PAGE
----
And then, yes, we have Sebastian and at the end, he's just presented as even more of a jerk. What bothered me with him wasn't necessarily the poor treatment he'd gotten from Natalie, he deserved that, but that he seemed to be part of a love rectangle, which really shouldn't have been added. Especially as rape is used as an excuse to paint him a ruthless, vicious man without mercy at the end. Because everything that came before wasn't enough yet to get the reader to dislike him! And to get Ash to dislike him, as well.

The romance was atrocious at times and extremely sweet at others. This book is fluff. Complete fluff. If you love mush and ooey-gooey, this one's for you.Yes, I have to admit my heart fluttered for Natalie and Ash a little, but there were countless times their relatioship seemed ridiculous to me. You know how usually, the couple gets together in the first novel, has a relationship crisis during the second, and they make up in the third book? All that happens just in this one book. I'm really wondering what she's going to do for the second one, or if she'll pull all the hot-and-cold-drama all over again. This was painful to watch. The constant "No, I can't be with him/her. I don't even like him/her. Why do I keep having these thoughts about him/her?" and then after, I don't know, a few days (like, three?) they're starting to make out even though what they're doing is punishable by death. They then have no qualms about gallivanting their infatuation to their respective best friends, who are both furious about it and both Natalie and Ash argue with their best friends and choose each other over friendship. Yup. After that, one party "betrays" the other in some way, which they could never, ever forgive but after a few hours the offender apologizes and they're accepted with wide arms again. And this happened, oh, I don't know, approximately four times over. It was completely agonizing.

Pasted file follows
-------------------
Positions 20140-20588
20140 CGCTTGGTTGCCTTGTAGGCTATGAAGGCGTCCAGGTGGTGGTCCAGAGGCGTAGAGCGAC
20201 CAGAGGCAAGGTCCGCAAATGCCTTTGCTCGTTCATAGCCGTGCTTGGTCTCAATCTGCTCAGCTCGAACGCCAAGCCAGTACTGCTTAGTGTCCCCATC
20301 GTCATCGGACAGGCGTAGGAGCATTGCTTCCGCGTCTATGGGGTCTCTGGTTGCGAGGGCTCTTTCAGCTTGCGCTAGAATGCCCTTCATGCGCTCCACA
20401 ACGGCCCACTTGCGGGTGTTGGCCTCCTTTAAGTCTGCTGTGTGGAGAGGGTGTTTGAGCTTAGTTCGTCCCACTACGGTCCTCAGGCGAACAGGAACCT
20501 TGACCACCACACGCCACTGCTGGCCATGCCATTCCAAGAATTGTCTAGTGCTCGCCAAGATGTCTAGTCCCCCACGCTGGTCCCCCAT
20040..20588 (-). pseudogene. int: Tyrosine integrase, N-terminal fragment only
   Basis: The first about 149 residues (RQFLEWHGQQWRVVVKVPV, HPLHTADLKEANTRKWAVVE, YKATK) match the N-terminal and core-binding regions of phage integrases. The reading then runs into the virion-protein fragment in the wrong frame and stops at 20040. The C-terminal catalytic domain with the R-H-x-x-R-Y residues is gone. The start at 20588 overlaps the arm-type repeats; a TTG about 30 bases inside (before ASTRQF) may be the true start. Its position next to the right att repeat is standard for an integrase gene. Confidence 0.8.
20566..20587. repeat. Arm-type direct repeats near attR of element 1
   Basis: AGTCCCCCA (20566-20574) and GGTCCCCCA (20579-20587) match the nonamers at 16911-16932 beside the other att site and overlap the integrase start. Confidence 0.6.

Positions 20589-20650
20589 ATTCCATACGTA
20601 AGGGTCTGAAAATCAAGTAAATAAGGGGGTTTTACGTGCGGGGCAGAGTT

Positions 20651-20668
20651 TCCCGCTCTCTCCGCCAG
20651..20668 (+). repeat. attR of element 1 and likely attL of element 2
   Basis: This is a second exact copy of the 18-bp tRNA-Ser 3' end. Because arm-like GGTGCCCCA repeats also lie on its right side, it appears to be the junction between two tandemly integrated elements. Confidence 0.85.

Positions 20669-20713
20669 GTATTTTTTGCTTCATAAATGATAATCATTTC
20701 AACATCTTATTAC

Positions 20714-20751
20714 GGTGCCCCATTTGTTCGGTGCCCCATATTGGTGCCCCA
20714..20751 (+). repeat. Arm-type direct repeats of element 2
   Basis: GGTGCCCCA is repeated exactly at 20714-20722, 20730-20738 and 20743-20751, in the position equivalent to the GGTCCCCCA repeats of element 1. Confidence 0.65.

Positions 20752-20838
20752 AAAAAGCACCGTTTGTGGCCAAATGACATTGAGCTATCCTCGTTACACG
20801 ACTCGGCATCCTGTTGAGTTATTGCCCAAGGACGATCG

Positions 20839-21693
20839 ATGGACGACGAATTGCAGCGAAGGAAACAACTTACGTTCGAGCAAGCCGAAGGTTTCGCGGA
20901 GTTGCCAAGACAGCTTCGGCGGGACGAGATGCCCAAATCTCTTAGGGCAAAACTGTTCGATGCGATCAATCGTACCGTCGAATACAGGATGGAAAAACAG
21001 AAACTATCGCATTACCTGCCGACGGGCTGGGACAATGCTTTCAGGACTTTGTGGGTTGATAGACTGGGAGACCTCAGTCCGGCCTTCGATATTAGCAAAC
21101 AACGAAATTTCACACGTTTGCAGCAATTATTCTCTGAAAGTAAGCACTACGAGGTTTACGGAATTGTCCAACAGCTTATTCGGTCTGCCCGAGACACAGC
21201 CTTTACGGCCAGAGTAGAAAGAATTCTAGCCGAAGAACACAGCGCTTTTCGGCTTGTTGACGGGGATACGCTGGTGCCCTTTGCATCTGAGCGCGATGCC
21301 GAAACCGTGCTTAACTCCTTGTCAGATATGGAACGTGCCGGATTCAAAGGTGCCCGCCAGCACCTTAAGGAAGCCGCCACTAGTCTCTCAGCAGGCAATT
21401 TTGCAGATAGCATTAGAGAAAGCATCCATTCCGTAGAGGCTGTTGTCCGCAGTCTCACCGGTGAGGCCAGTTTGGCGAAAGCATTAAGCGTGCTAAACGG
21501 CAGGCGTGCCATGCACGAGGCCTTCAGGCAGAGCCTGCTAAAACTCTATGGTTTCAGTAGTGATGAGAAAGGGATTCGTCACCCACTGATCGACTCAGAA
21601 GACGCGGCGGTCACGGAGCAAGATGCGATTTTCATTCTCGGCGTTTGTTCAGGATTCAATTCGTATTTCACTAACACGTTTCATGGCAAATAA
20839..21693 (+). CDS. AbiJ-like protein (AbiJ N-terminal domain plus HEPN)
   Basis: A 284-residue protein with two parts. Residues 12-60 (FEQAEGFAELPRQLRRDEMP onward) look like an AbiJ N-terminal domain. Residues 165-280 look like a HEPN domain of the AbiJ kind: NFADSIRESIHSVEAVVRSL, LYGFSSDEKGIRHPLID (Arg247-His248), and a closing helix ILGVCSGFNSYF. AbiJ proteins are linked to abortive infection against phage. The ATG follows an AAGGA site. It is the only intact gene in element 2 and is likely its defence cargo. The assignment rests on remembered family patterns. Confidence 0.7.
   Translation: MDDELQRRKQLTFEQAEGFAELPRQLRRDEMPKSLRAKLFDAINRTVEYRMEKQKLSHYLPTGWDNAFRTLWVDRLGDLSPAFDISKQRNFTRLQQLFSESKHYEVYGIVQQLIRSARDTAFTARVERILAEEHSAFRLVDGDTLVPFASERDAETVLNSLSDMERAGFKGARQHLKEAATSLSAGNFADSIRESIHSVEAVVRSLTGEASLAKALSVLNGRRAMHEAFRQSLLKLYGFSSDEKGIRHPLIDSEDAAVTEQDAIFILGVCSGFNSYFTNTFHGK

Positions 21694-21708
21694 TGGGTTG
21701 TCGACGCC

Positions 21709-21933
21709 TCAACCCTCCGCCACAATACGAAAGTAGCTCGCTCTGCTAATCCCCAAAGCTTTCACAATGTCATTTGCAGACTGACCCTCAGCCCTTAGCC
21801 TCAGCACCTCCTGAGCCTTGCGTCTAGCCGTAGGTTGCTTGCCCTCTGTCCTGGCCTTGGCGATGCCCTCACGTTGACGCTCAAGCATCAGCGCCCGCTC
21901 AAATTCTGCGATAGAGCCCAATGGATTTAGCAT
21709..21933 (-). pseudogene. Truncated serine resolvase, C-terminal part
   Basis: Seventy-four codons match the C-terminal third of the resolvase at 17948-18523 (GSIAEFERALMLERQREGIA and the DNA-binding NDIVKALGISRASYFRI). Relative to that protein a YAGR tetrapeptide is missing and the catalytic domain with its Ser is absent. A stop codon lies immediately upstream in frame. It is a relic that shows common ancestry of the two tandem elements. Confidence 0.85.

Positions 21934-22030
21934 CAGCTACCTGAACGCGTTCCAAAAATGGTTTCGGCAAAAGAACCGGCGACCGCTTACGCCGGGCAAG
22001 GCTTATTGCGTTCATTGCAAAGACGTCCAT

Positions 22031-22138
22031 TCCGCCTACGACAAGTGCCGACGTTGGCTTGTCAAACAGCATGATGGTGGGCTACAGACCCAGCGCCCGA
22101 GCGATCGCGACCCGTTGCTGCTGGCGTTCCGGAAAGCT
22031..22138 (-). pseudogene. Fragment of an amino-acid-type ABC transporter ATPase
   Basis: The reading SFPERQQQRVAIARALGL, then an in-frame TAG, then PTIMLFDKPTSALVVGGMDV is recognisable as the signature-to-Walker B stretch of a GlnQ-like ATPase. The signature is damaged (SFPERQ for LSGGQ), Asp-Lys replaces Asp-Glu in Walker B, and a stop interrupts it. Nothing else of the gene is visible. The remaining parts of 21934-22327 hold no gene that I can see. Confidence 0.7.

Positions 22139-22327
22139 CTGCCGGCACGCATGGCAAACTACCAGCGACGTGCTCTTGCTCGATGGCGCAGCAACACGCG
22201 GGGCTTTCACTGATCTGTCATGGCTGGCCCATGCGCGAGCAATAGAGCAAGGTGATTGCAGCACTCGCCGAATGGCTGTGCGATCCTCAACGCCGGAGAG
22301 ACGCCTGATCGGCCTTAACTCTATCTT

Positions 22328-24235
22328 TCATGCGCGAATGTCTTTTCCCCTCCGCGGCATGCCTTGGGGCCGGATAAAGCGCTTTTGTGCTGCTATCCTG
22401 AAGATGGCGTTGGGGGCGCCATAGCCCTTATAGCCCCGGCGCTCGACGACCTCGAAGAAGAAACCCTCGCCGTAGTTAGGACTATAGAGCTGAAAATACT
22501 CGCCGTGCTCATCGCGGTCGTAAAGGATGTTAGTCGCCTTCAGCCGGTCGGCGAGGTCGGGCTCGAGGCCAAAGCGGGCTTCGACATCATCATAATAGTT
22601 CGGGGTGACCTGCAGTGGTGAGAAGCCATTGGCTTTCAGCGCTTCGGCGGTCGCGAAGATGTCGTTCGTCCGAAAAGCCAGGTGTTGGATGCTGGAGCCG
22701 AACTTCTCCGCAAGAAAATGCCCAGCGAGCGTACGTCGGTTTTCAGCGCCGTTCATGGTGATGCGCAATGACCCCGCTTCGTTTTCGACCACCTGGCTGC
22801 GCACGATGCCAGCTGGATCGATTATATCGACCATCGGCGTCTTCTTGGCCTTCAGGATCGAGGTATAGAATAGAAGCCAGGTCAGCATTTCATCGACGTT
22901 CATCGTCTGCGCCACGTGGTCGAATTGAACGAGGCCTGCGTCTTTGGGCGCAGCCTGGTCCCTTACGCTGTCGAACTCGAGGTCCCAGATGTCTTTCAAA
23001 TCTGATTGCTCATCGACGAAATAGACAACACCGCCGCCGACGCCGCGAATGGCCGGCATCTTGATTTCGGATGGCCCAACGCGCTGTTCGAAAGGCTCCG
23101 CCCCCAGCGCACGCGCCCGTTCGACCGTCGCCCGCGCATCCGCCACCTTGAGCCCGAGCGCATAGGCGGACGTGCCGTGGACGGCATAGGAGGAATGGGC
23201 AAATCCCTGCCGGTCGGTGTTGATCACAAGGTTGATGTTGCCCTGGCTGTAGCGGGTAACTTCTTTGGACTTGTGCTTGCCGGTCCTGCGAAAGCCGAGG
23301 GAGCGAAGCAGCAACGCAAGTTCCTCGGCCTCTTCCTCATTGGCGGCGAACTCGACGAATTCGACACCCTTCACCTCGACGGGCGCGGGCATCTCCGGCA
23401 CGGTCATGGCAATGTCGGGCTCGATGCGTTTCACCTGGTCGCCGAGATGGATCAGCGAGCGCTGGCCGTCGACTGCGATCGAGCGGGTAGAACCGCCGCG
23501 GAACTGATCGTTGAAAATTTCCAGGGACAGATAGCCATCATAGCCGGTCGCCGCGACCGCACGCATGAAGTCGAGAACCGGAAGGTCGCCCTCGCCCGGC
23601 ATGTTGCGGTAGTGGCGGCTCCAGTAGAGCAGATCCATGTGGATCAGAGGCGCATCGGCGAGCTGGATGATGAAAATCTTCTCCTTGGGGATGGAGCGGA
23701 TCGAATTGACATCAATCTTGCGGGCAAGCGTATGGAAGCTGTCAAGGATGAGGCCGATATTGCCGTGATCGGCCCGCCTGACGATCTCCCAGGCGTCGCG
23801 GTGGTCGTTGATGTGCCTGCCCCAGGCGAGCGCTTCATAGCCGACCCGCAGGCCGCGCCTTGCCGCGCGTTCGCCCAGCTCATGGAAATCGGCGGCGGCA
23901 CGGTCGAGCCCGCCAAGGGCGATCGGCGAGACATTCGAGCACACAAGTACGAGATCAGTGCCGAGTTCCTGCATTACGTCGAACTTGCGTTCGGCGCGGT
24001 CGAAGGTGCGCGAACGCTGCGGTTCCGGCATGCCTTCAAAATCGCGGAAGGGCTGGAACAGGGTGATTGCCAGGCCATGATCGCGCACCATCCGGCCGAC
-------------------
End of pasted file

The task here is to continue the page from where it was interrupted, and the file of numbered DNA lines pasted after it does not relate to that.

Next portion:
The writing style was okay. It didn't flow as nicely as others and wasn't very poetic, but it wasn't unbearable either. After all, this was her debut novel. Still, the writing seemed like a child had written this sometimes, like something I would've written in Middle School. Furthermore, I had trouble keeping the two POVs apart, as they sounded quite similar. They weren't exactly the same, like with [book: Matched], but there were a few phrases that completely matched up and made it hard differentiating.

But, well, the plot. When the plot didn't consist of Ash and Natalie, I enjoyed it, mostly because I found the world-building really good. Not much happened, but what did happen, was very intriguing and there are actually some plot twists that shocked me and made me frantically turn the pages. 

Ultimately, I'm not sure whether I'll read the second book or not. Maybe I will sometimes, but for now, I'll pass, I think. I've had enough of Natalie and Ash for a while, and I'm even considering re-reading The Iron Fey like, right about now, to get the image of this weak Ash that was a complete let-down in the name of Ashes out of my mind...